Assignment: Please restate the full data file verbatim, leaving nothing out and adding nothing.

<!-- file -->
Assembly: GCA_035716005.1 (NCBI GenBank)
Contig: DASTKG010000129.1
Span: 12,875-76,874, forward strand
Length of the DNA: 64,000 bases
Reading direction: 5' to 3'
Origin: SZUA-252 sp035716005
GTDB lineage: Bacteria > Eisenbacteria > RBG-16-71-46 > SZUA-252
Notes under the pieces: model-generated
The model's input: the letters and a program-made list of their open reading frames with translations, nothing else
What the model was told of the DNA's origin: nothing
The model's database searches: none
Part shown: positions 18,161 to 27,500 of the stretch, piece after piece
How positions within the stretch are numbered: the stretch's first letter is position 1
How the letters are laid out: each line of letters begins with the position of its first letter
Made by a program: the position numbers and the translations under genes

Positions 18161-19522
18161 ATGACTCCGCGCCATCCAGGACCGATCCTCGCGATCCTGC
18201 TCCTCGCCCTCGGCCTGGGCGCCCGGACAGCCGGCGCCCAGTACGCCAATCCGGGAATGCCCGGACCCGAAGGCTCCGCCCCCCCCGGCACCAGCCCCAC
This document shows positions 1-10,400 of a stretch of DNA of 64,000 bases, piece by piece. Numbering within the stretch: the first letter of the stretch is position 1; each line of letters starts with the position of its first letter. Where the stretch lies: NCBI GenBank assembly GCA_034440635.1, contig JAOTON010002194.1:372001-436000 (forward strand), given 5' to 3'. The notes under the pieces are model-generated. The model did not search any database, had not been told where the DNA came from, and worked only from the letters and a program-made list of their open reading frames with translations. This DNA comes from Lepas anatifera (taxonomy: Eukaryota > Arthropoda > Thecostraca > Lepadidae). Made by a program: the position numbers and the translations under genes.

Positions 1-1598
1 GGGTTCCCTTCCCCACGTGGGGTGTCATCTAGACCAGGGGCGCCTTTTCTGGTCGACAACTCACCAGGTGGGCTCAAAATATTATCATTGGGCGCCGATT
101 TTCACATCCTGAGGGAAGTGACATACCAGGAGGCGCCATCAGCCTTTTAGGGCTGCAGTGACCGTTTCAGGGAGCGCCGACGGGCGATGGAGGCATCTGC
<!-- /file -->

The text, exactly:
Assembly: GCA_035716005.1 (NCBI GenBank)
Contig: DASTKG010000129.1
Span: 12,875-76,874, forward strand
Length of the DNA: 64,000 bases
Reading direction: 5' to 3'
Origin: SZUA-252 sp035716005
GTDB lineage: Bacteria > Eisenbacteria > RBG-16-71-46 > SZUA-252
Notes under the pieces: model-generated
The model's input: the letters and a program-made list of their open reading frames with translations, nothing else
What the model was told of the DNA's origin: nothing
The model's database searches: none
Part shown: positions 18,161 to 27,500 of the stretch, piece after piece
How positions within the stretch are numbered: the stretch's first letter is position 1
How the letters are laid out: each line of letters begins with the position of its first letter
Made by a program: the position numbers and the translations under genes

Positions 18161-19522
18161 ATGACTCCGCGCCATCCAGGACCGATCCTCGCGATCCTGC
18201 TCCTCGCCCTCGGCCTGGGCGCCCGGACAGCCGGCGCCCAGTACGCCAATCCGGGAATGCCCGGACCCGAAGGCTCCGCCCCCCCCGGCACCAGCCCCAC
This document shows positions 1-10,400 of a stretch of DNA of 64,000 bases, piece by piece. Numbering within the stretch: the first letter of the stretch is position 1; each line of letters starts with the position of its first letter. Where the stretch lies: NCBI GenBank assembly GCA_034440635.1, contig JAOTON010002194.1:372001-436000 (forward strand), given 5' to 3'. The notes under the pieces are model-generated. The model did not search any database, had not been told where the DNA came from, and worked only from the letters and a program-made list of their open reading frames with translations. This DNA comes from Lepas anatifera (taxonomy: Eukaryota > Arthropoda > Thecostraca > Lepadidae). Made by a program: the position numbers and the translations under genes.

Positions 1-1598
1 GGGTTCCCTTCCCCACGTGGGGTGTCATCTAGACCAGGGGCGCCTTTTCTGGTCGACAACTCACCAGGTGGGCTCAAAATATTATCATTGGGCGCCGATT
101 TTCACATCCTGAGGGAAGTGACATACCAGGAGGCGCCATCAGCCTTTTAGGGCTGCAGTGACCGTTTCAGGGAGCGCCGACGGGCGATGGAGGCATCTGC